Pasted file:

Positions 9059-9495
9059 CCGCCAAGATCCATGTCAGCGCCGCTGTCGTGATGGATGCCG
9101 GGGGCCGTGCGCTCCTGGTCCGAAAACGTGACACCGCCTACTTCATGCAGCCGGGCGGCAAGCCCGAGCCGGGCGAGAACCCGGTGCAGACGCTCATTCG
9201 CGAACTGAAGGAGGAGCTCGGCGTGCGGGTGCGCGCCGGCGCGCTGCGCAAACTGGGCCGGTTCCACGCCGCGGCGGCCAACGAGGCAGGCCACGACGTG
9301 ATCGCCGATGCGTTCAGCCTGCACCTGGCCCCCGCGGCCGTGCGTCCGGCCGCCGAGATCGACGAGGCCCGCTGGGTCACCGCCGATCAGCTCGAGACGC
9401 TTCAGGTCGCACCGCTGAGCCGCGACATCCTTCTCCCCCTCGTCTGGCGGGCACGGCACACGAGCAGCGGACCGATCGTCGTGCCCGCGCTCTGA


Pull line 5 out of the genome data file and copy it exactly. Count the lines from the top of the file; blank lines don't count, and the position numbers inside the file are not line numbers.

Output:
9301 ATCGCCGATGCGTTCAGCCTGCACCTGGCCCCCGCGGCCGTGCGTCCGGCCGCCGAGATCGACGAGGCCCGCTGGGTCACCGCCGATCAGCTCGAGACGC